As the month of Ramadan comes to an end, many Muslims and non-Muslims alike are concerned about the plans of a Florida church to burn copies of the Qur’an on the 9 year anniversary of 9/11. Ramadan is more than just a month of fasting; it is a month that celebrates the Qur’an and for it to close with such an affront to the faith is troubling.
Despite numerous calls by officials and condemnations of the Qur’an burning rally, Dove World Outreach Center‘s pastor Terry Jones has said that the church will carry out the public burning. General David Petraeus has said that the Qur’an burning could endanger American troops; Secretary of State Hillary Clinton has said that the burning is a “disrespectful and disgraceful act“; and even the Vatican has said that this is an “outrageous and grave gesture.”
Terry Jones argues that the Qur’an burning is meant to send a message to radical Muslims, but in reality it will hurt the worldwide Muslim community who believe that the Qur’an is sacrosanct and should not be defiled in any way. Beyond the extreme disrespect towards a sacred text, this burning indicates an increase in obvious displays of intolerance. This is exactly what we do not need now in America or in the world.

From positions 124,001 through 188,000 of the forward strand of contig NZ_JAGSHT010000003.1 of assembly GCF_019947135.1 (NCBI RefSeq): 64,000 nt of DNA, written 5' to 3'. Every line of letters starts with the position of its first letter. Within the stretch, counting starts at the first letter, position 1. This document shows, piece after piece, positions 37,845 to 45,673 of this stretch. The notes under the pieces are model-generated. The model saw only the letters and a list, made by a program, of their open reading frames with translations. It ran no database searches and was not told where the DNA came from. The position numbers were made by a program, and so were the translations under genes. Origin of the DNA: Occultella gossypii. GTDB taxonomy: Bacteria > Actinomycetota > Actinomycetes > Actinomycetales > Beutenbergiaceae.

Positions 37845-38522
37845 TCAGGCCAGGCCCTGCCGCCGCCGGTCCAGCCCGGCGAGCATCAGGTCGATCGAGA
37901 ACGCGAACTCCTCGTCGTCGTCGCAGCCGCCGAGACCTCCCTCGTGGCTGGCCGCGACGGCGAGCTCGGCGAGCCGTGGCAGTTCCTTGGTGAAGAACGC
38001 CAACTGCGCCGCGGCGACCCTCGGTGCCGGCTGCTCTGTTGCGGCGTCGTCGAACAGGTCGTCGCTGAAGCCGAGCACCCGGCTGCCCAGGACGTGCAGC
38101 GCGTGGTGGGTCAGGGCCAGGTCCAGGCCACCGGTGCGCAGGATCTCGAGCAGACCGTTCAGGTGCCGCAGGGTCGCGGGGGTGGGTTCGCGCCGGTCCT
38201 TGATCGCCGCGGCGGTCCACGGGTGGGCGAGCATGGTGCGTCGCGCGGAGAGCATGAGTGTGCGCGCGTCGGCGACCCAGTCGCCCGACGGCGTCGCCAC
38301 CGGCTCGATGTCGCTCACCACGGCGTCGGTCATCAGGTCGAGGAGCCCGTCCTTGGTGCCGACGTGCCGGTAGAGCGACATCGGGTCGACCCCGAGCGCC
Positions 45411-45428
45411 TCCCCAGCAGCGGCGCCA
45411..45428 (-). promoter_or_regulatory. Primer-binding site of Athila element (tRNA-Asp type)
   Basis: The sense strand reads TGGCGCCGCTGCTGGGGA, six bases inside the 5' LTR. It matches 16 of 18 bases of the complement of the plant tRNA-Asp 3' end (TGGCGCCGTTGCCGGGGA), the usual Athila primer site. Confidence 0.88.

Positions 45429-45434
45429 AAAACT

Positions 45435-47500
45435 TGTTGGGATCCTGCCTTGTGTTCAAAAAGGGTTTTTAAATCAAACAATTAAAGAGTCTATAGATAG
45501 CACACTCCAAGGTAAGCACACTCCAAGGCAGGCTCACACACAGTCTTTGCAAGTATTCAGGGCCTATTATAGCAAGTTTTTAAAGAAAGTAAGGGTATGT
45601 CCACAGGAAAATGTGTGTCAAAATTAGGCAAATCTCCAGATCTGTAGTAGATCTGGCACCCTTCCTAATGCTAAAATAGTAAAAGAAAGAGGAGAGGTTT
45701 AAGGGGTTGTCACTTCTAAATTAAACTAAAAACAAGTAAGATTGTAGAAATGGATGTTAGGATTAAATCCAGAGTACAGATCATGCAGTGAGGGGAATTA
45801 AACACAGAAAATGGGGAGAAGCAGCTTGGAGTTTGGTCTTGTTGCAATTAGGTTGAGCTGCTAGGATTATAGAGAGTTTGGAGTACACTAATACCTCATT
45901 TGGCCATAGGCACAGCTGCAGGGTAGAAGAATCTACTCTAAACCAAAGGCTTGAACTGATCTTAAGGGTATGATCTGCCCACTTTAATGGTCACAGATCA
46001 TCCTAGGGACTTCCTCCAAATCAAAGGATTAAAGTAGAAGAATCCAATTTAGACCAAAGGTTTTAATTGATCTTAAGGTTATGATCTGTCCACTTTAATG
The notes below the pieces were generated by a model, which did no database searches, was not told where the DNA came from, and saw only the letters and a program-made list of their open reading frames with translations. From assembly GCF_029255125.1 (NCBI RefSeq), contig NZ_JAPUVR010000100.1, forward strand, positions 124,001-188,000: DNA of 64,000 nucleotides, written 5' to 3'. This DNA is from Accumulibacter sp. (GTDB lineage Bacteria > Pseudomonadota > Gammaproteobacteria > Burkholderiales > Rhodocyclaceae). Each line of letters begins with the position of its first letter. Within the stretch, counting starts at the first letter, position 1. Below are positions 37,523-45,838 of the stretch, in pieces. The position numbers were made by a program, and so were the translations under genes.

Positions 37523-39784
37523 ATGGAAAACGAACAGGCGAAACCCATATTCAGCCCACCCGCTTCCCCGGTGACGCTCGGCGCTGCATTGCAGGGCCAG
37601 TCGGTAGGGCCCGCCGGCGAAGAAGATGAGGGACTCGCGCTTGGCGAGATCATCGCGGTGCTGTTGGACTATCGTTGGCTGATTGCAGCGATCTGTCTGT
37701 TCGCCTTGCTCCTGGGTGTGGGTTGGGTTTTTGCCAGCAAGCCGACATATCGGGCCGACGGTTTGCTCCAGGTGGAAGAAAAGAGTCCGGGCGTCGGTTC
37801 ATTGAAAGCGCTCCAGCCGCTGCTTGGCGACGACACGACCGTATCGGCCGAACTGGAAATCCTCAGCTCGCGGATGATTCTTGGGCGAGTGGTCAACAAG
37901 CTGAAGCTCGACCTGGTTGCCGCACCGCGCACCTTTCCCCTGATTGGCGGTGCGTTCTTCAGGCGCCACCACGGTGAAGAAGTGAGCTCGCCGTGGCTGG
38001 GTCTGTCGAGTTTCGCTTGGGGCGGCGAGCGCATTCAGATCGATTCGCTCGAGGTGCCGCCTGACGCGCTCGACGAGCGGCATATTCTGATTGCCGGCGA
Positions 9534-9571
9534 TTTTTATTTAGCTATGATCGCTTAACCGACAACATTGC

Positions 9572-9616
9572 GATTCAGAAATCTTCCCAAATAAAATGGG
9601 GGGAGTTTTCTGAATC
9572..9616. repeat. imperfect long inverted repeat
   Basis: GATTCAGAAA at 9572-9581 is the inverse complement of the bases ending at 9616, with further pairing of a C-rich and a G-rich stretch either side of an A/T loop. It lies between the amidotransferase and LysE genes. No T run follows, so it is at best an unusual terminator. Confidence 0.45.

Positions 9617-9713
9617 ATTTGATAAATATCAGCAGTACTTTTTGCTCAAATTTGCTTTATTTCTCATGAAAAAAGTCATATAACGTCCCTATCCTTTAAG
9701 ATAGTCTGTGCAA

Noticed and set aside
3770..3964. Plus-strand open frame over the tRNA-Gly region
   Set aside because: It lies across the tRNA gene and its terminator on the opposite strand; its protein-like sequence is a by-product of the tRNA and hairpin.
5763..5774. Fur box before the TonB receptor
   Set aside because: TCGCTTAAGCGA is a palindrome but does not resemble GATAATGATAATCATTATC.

It is worth noting that despite this apparent rise in intolerant rhetoric, at the same time many groups are speaking out against anti-Muslim sentiment. Religious leaders from different faiths have come out in support of the Muslim community, even in Madison. Moreover, on 9/11 several churches and Jewish temples are protesting the Qur’an burning event by reading passages from the Torah, Bible, and Qur’an. So the positive side is that there are still many people who are calling for tolerance and are countering the intolerance. Hopefully, they will win out.
What do you think of the Qur’an burning? Should a text be respected even if it is not sacred to you? Is it a sign of anti-Muslim sentiment? How do you think people should respond? Please share your comments below.